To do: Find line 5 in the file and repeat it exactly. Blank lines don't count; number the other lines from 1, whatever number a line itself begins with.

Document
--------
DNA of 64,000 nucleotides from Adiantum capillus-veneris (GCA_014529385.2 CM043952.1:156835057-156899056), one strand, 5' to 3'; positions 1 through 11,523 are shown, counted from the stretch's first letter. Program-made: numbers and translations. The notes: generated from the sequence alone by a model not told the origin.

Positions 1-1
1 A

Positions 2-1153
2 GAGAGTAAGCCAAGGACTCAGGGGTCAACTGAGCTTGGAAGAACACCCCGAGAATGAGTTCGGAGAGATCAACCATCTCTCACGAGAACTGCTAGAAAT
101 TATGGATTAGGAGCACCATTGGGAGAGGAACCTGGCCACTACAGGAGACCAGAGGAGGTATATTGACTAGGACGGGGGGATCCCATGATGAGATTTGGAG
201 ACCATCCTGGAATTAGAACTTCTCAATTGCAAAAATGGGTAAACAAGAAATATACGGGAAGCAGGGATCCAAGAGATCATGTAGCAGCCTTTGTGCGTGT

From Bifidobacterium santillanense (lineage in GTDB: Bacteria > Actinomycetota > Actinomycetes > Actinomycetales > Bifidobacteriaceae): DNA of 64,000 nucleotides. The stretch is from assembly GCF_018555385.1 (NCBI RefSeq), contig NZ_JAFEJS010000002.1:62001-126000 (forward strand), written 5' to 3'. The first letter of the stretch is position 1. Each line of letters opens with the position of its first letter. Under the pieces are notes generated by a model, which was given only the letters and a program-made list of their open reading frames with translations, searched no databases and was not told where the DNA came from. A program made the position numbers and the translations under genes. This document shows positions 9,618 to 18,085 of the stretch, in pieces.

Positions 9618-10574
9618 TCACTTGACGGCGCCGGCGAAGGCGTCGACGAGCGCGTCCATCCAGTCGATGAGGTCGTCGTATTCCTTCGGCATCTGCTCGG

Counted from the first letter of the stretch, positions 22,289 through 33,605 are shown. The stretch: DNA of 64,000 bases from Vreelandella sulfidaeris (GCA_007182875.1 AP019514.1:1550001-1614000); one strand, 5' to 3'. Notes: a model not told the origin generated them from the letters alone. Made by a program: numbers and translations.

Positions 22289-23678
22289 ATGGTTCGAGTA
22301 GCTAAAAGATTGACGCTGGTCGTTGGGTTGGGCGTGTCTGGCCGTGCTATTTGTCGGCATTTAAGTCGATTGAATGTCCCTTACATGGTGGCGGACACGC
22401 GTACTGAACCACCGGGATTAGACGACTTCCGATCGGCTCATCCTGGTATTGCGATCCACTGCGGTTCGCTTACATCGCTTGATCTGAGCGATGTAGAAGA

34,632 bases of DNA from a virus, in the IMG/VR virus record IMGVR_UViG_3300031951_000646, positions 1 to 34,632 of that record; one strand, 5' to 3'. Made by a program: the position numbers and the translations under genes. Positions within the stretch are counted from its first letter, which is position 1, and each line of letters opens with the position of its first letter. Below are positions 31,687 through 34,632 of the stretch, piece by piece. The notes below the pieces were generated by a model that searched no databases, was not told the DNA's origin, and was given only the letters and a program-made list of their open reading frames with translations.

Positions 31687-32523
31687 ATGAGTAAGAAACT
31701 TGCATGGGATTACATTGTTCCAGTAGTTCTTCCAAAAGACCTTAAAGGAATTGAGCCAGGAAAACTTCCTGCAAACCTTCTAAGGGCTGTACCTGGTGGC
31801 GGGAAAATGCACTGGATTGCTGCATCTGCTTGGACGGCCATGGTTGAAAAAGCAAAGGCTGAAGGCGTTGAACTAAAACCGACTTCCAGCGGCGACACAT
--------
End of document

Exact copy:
2 GAGAGTAAGCCAAGGACTCAGGGGTCAACTGAGCTTGGAAGAACACCCCGAGAATGAGTTCGGAGAGATCAACCATCTCTCACGAGAACTGCTAGAAAT